How to Start Following the “No Noise” Principle

Allow me a moment to take you on a trip back in time to one of my favorite historical eras…

THAT’S SEVENTEENTH CENTURY PRUSSIA YAAAAAALL!

No no wait! Come back! There’s a bear in this story!

Okay, so, Frederick The First, King of Prussia, loved really tall people, which were officially referred to as “giants” at the time.

He loved them so much, in fact, that diplomats from foreign lands would send their tall-folk to the king as tribute. The king even formed an army regiment formed entirely of these vertically-gifted people called Grand Grenadiers of Potsdam.

Frederick loved these Grenadiers far too much to risk them in a war, but he did train with them every single day. And when he was feeling particularly gloomy, he’d just have them all march through his rooms, led by the regiment’s mascot, a live, probably-regular-sized bear.

While King Frederick had a pretty weird filtering mechanism, us sound designers actually need to do a similar thing with our audio assets. We need to keep what we want and get rid of the stuff that we don’t need.

When we start recording our own sounds, we often encounter a ton of noise that can totally ruin an otherwise fine recording. Just like King Frederick, we need to be able to choose just the “giants” and get rid of the stuff we don’t want — and to do that, we need to use a tool that’s crucial to all sound designers: noise reduction.

The Grand Grenadiers of Potsdam.

The Grand Grenadiers of Potsdam.

Basically, noise reduction allows us to get rid of… well noise
I’m sure you’ve noticed that when you go out, record, and then transfer those hot hot files to your computer, that you’ll often find things like background traffic noise, low rumbles, hissing, air conditioners, etc. sneaking into your recordings.

And in most cases, we need to get rid of that! The more unwanted background noise that’s in each of our files, the more that will ruin our final effect when we start layering things together, pitching them down, and otherwise adding our truckloads of effects to them.

A lot of sound designers follow a no-noise rule
Meaning that in the sounds that they use, they can contain none of the hiss, or other unwanted “noisy” elements that I outlined earlier. The reason being that the more noisy files you pile on top of one another, the harder things become to discern or mix in-game.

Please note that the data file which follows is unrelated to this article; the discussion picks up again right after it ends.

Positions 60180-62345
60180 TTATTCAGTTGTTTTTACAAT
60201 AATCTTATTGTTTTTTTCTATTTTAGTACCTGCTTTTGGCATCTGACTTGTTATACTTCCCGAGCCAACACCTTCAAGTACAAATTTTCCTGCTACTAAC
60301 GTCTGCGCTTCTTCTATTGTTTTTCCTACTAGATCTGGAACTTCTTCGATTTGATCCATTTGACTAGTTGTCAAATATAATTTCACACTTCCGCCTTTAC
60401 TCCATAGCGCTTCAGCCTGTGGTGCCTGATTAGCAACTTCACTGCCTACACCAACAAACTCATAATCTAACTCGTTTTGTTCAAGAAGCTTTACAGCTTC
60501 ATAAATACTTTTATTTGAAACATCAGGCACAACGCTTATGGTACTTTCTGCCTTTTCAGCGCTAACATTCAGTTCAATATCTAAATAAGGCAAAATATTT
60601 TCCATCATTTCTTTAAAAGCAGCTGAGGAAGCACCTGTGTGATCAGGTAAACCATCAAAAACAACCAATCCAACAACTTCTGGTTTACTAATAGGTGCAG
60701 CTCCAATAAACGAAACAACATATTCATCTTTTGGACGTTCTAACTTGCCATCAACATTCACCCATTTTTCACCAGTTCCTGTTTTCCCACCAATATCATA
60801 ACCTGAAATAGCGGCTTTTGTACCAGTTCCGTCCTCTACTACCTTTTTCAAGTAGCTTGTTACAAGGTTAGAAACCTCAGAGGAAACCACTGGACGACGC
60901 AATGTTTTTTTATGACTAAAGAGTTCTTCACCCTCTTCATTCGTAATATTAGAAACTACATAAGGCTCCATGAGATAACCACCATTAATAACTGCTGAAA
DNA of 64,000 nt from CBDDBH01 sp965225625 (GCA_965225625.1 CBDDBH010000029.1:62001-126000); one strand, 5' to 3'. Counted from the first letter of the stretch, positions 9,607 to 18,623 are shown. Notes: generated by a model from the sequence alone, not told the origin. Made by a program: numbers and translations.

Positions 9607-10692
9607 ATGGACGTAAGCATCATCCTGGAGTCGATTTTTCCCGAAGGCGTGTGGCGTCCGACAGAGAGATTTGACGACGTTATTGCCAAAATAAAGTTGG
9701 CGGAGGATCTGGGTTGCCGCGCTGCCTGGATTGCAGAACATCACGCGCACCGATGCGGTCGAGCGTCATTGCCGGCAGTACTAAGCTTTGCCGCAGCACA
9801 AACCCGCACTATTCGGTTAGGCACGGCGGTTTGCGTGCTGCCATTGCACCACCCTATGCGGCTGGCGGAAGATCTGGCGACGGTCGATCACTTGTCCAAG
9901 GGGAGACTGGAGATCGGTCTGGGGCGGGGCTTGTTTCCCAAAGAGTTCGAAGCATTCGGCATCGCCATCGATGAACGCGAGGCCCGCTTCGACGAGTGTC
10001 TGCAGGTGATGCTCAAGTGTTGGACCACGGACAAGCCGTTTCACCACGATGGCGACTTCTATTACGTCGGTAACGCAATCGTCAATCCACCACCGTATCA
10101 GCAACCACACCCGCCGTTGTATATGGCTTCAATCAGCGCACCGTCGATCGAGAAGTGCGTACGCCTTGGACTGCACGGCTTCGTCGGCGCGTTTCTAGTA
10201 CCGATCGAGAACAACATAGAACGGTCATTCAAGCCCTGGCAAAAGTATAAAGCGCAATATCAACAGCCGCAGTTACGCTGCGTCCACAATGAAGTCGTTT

Sure, you may want to use noisy sounds as an effect or a layer. You totally can. Just use it intentionally.

At the very least, do some basic cleanup
Take your app of choice (which I’m gonna cover! Hold on!), and do at least a quick denoising pass on the recordings you’re getting out in the field. Every app works a tiny bit differently, but essentially you point them at a noisy bit of your sound, make the app “learn” what the noise is, and then let it scrub through your audio to clean it up.

Note that when you’re recording, you do want to record a bit of silence before and after the actual thing you’re recording whenever possible. This will leave plenty of easily-detectable noise for your denoising software to pick up and learn from.

There are a lot of denoising options
And the most famous among them is iZotope RX. This quickly became an industry standard, and I can’t think of a single pro sound designer who doesn’t use it.

That being said, RX is pricey, so there are some other great, cheaper options out there, such as Brusfri (which is my personal favorite amongst the cheaper options) and Waves Z Noise or X Noise. Audacity even has a very simple denoising feature built into it. It’s not great, but it’s better than nothing!

Not every sound you ever record will need to be denoised, but many of them will. It’s worth the investment to have at least one of these options ready to go at all times.

It would be ideal if we could just record in a quiet environment all the time
But unfortunately, that’s rarely the case — especially if we’re just working out of our home studios, and/or with inexpensive gear. Cleaning the noise out of your sounds can sometimes turn something that was unusable to perfectly workable in just a few minutes.

Other than some delicious history, let’s cover what we learned today:

  • Noise reduction is pretty essential to our work as sound designers

  • There are plenty of options out there — iZotope RX being the most powerful, versatile, and widely used

  • Cheaper options include Brusfri and Waves Z Noise or X Noise. Out of these choices, I’d recommend Brusfri.

  • Audacity even has its own (not-too-great) denoising feature built in!

Just like King Frederick, it’s a good idea to be selective and take only what we want
So when it comes to our own recordings, it’s a good idea to have some way to filter out the noise of our recordings and leave just the sweet sweet innards.

Learning all of this stuff on your own can be tough
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